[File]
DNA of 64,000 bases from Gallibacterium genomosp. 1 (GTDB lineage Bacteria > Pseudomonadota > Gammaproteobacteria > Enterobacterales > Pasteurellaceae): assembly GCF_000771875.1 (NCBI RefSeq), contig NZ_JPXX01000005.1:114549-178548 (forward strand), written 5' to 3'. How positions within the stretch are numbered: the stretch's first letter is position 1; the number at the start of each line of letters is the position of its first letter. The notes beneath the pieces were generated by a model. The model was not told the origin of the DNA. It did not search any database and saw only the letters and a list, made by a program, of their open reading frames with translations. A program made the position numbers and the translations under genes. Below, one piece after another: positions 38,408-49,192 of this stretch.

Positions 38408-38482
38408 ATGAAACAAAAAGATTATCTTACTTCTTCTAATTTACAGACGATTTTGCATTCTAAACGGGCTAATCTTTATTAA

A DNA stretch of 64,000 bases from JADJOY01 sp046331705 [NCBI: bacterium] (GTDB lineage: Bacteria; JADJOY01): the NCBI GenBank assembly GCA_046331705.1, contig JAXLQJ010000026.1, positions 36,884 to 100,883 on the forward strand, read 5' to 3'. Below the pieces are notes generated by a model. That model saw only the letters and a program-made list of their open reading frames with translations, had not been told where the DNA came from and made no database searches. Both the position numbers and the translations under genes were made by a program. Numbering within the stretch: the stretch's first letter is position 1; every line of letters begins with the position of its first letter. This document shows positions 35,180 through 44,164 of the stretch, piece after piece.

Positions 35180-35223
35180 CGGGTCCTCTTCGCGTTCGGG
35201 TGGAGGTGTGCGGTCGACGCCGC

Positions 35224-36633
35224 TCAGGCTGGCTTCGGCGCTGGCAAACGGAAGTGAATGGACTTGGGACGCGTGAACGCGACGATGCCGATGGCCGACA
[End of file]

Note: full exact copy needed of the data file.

DNA of 64,000 bases from Gallibacterium genomosp. 1 (GTDB lineage Bacteria > Pseudomonadota > Gammaproteobacteria > Enterobacterales > Pasteurellaceae): assembly GCF_000771875.1 (NCBI RefSeq), contig NZ_JPXX01000005.1:114549-178548 (forward strand), written 5' to 3'. How positions within the stretch are numbered: the stretch's first letter is position 1; the number at the start of each line of letters is the position of its first letter. The notes beneath the pieces were generated by a model. The model was not told the origin of the DNA. It did not search any database and saw only the letters and a list, made by a program, of their open reading frames with translations. A program made the position numbers and the translations under genes. Below, one piece after another: positions 38,408-49,192 of this stretch.

Positions 38408-38482
38408 ATGAAACAAAAAGATTATCTTACTTCTTCTAATTTACAGACGATTTTGCATTCTAAACGGGCTAATCTTTATTAA

A DNA stretch of 64,000 bases from JADJOY01 sp046331705 [NCBI: bacterium] (GTDB lineage: Bacteria; JADJOY01): the NCBI GenBank assembly GCA_046331705.1, contig JAXLQJ010000026.1, positions 36,884 to 100,883 on the forward strand, read 5' to 3'. Below the pieces are notes generated by a model. That model saw only the letters and a program-made list of their open reading frames with translations, had not been told where the DNA came from and made no database searches. Both the position numbers and the translations under genes were made by a program. Numbering within the stretch: the stretch's first letter is position 1; every line of letters begins with the position of its first letter. This document shows positions 35,180 through 44,164 of the stretch, piece after piece.

Positions 35180-35223
35180 CGGGTCCTCTTCGCGTTCGGG
35201 TGGAGGTGTGCGGTCGACGCCGC

Positions 35224-36633
35224 TCAGGCTGGCTTCGGCGCTGGCAAACGGAAGTGAATGGACTTGGGACGCGTGAACGCGACGATGCCGATGGCCGACA